Shaun (self portrait) and Jeremy's freezing face in the background.

Me on the summit and in the dark. Nowhere left to go but down...

Too dangerous to descend it all tied together (as if one person fell - we all would have dragged down our deaths) I forced the other two to stop while I organized the 130 meters of knot in the freezing wind. After coiling the ropes neatly I set up an anchor near some large boulders and steadily fed Shaun rope as he descended. Ten minutes later he radioed that he had found the bolts and that he had us on belay. Shaun pulled in the rope as Jeremy and I down-climbed to his position. Once at the bolts we had a small area where we could sit. I fell in and out of sleep while Shaun rigged the double-rope rappel. Jeremy checked his knots because at this point we were so tired and cold it was hard to form complete sentences, let alone tie the familiar knots needed for climbing. Shaun threw the loose ends of the ropes out against the wind and the blackness. We looked for their ends with our high-beams, but could only see 20ft or so before the darkness swallowed them. Shaun clipped in with his rappel device and slowly made his descent, disappearing from sight. Jeremy and I huddled near our anchors struggling to stay awake in the howling gusts of freezing wind.

Shaun called through the radio that the ropes reached all the way to the ground, and shortly after that Jeremy was on his way down. I sat alone in the dark marveling at the White Sands Missile Range far below. Shaun then radioed that Jeremy had made it down, so I prepared my rappel. After double checking my rap system, because I had no one else to check my work, I slowly and safely made my way down the 200 ft of rope, finally resting on a large flat boulder. I took my climbing shoes off after wearing them for nearly twelve hours and massaged the life back into my cramped feet. My toes welcomed the socks and spacious hiking boots. We sat there eating what was left of  the peanut-butter sandwiches while contemplating the new challenge: hiking back to the campground. The book reads: "from the backside follow the obscure trail back around to the base of the slabs" we talked about it, and decided by doing this we could re-unite with the proper trail and hike out relatively easily. I was able to get off a text message to Ashley. Looking back at the message now, it reads " Safe, down the backside finally. 3 hr hike ahead :( we're tired" - the time stamp was 2:50 am.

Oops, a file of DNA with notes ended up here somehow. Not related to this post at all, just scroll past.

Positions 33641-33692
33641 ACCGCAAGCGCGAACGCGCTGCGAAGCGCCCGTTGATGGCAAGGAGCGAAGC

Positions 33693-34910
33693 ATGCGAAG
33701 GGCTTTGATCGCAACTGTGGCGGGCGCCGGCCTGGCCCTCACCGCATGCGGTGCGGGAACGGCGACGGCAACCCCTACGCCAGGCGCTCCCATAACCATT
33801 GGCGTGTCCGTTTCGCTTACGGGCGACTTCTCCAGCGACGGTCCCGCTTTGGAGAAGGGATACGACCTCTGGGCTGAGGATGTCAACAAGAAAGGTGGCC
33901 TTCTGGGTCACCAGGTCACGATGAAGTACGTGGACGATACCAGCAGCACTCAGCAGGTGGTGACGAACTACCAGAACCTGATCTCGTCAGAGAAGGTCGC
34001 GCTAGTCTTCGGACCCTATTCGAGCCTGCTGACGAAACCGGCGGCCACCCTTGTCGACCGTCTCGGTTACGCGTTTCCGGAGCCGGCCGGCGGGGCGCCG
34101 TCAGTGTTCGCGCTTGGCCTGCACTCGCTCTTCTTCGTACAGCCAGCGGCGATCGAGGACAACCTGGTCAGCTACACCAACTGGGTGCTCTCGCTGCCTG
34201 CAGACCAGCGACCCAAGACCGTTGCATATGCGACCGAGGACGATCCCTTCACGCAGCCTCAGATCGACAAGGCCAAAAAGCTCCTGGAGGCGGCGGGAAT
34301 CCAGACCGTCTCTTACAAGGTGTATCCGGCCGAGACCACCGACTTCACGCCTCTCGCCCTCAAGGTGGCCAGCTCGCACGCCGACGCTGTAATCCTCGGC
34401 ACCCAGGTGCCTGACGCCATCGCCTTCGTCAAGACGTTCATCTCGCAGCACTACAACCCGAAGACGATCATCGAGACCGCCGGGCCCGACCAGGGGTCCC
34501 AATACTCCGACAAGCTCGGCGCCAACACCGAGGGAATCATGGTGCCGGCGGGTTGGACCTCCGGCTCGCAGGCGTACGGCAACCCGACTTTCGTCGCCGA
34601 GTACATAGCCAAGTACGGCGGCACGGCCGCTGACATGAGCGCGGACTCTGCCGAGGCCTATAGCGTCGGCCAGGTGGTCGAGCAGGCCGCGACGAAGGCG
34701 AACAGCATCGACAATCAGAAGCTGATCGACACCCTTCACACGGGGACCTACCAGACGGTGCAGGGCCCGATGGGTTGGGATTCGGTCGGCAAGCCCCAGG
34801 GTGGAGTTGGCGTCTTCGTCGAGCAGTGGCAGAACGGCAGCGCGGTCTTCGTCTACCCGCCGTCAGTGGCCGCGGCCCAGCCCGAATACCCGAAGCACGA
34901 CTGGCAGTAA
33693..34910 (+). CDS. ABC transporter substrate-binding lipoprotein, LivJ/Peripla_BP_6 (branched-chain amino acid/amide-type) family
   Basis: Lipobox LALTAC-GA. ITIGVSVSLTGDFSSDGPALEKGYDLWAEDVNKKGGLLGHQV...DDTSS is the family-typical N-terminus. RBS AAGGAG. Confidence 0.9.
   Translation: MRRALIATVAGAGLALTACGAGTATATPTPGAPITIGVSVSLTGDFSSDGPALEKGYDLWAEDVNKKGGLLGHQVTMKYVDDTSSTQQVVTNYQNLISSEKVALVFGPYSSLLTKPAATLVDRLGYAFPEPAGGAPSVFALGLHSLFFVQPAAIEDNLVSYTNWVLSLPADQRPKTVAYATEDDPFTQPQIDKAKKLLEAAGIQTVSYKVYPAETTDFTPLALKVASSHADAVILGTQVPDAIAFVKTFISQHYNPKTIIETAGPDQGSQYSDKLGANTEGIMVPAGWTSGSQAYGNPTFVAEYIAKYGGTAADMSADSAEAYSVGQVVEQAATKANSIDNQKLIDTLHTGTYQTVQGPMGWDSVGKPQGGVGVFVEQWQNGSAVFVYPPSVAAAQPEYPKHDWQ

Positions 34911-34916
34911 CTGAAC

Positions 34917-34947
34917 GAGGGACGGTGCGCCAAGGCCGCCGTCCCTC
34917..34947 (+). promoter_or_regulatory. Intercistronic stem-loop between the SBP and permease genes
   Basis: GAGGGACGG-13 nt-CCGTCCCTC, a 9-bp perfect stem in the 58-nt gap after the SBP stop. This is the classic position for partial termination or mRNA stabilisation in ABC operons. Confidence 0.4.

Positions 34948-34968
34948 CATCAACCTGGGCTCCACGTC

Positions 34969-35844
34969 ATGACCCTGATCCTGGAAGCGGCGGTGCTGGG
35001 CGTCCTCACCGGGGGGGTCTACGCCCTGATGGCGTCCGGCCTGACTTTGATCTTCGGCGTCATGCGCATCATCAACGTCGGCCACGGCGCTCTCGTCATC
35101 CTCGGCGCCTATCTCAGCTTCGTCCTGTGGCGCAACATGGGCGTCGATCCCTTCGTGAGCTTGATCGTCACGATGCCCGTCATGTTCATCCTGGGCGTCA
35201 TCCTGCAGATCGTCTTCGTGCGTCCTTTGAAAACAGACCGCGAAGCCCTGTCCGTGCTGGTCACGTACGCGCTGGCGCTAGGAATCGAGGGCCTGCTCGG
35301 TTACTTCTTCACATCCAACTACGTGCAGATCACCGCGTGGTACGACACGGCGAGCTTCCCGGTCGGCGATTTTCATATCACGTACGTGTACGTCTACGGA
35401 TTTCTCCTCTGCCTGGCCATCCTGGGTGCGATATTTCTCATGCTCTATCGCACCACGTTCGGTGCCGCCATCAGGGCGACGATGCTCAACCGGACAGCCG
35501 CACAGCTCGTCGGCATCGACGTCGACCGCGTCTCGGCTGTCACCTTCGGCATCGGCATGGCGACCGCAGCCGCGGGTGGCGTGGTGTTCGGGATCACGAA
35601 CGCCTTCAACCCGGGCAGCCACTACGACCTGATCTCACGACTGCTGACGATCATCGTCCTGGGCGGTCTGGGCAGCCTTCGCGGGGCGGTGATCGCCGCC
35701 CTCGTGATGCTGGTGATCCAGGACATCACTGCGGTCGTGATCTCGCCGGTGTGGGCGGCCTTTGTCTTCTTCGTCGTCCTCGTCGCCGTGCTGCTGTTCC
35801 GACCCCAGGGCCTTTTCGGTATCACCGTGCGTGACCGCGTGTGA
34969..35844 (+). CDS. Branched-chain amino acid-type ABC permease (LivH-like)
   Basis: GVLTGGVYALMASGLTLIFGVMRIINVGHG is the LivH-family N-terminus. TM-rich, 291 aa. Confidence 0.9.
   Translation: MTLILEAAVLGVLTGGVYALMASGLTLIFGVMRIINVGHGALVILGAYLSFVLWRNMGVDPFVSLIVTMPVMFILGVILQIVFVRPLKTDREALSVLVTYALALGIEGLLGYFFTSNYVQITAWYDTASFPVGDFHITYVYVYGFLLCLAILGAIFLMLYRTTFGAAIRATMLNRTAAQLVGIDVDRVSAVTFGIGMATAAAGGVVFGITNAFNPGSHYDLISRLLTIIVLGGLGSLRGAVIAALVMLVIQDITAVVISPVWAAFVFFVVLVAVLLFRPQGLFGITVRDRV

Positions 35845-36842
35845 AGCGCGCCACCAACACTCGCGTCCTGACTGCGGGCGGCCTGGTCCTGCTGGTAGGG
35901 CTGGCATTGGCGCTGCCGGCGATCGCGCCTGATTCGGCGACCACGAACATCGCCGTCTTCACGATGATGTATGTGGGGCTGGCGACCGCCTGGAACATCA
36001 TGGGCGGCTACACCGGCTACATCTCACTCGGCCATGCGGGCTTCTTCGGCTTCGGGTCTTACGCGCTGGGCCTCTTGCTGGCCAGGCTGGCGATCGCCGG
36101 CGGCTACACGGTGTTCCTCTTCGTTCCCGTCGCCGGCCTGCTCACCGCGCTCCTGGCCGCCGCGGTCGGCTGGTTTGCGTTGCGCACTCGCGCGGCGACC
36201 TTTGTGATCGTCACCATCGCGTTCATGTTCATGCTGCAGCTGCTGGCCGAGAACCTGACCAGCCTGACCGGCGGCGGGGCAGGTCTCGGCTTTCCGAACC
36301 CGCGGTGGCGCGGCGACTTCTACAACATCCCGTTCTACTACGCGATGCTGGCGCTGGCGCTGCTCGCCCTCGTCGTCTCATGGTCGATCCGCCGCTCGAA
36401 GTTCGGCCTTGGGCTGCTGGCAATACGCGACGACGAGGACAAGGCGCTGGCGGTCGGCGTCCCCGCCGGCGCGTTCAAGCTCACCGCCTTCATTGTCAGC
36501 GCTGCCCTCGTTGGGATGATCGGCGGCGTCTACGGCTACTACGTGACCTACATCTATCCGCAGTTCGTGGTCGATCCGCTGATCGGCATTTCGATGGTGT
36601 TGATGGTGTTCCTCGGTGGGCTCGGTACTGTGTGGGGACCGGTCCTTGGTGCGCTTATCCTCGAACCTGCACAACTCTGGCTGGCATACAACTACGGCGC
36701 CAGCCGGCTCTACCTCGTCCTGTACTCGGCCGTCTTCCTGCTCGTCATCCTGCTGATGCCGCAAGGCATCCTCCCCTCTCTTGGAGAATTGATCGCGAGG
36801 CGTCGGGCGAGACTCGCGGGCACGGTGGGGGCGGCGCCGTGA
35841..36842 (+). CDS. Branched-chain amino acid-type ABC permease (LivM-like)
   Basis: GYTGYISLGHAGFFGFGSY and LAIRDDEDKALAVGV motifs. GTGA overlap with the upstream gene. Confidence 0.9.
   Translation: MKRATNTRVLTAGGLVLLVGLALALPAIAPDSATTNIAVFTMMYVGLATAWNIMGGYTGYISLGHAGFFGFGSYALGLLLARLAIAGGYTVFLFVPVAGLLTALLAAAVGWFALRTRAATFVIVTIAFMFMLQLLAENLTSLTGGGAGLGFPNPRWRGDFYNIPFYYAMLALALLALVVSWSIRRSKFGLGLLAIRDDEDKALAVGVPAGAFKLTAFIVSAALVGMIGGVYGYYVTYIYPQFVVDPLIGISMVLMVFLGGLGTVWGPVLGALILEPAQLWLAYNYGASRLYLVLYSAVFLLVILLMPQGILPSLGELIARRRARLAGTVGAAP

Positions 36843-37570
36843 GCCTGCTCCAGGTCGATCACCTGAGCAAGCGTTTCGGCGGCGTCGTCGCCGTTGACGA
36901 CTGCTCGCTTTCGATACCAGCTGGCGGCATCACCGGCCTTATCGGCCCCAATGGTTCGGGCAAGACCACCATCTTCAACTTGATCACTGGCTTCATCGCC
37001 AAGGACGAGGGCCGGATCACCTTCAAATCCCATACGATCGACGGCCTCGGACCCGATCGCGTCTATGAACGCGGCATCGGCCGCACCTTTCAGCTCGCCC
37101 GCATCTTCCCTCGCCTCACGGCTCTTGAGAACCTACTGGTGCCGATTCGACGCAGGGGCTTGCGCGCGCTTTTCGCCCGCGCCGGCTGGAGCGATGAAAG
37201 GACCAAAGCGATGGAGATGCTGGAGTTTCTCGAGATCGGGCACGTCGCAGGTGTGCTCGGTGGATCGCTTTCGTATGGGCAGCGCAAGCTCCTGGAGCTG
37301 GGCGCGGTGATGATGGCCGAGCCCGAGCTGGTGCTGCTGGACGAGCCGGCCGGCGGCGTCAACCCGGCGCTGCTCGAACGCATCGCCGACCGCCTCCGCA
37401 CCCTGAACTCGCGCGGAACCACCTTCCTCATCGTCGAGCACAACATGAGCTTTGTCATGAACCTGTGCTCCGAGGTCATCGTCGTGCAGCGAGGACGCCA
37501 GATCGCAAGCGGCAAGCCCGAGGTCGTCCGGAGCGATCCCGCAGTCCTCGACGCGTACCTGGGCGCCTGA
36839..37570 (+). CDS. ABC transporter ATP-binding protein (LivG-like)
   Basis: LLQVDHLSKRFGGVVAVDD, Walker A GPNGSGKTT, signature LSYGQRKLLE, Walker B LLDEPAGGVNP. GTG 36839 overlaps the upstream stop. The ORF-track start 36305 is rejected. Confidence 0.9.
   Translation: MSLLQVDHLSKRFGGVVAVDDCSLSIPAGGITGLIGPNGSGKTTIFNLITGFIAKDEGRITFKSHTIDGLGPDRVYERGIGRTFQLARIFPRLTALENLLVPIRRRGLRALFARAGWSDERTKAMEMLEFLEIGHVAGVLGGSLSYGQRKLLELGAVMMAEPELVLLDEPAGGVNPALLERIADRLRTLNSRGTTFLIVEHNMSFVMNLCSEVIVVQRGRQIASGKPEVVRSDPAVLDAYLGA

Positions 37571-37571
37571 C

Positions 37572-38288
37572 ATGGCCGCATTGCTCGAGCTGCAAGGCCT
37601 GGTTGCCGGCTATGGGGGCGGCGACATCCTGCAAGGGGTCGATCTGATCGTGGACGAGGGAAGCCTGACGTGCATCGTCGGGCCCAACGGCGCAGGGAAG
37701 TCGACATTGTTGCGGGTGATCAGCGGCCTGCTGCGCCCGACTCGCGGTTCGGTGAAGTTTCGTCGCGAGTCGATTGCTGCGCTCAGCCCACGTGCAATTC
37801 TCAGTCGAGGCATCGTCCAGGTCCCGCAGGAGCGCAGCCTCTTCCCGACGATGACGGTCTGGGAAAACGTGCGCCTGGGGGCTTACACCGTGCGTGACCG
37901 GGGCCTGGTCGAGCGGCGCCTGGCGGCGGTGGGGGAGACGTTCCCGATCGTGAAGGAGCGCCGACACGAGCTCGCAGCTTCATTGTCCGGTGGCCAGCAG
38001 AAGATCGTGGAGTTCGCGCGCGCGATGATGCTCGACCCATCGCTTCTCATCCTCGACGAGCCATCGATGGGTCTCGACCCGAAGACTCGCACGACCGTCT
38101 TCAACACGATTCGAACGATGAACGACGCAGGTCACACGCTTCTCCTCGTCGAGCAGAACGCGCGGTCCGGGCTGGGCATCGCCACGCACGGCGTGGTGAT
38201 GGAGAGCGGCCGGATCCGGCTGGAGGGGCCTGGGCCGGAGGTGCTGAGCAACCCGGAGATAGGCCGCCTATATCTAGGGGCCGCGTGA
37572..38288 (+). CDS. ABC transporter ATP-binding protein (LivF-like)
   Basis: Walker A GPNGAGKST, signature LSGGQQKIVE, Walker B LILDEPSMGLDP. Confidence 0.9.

We pulled the rope down, packed it up, and began our hike out  down a steep slope towards the west. We soon came to a steep drop-off where there were another set of rappel bolts, so out came the rope and rappel gear all over again. Thirty minutes later we were all safely down the steep point and on our way back to the trail. Doing our best to hug the mountain on our right we scampered down some steep sections of slab, eventually making our way into some woods. At this point I noticed that Jeremy had gotten pretty far behind Shaun and I, so we sat down to wait for him - immediately falling asleep. Jeremy woke us up and we were on our feet and moving again. The forest gave way to more slab and a stream, which we followed for some time before Jeremy suggested that we take a nap for an hour. So we laid down and were fast asleep. I woke up after probably fifteen minutes due to uncontrollable shivering. I had to get up and keep moving. After waking the others we were all back on our way down the slopes. We came upon a huge boulder with obvious stacked rocks on two ends of it. In our exhaustion we were both united in celebration, and torn in debate. Shaun saw the stacked rocks as a symbol that we were heading in the right direction and should keep following the stream. I saw the twin stacks as a sort of "arrow" to head to the right - following the curve of Sugarloaf, as they were perpendicular to the stream. We re-read the instructions to "follow the obscure trail" and debated a few minutes more before moving on. Whichever way I thought they were "pointing" I will have to find out another day, as the grade was much too steep to return and we continued following the stream... never seeing any stacked rocks after that.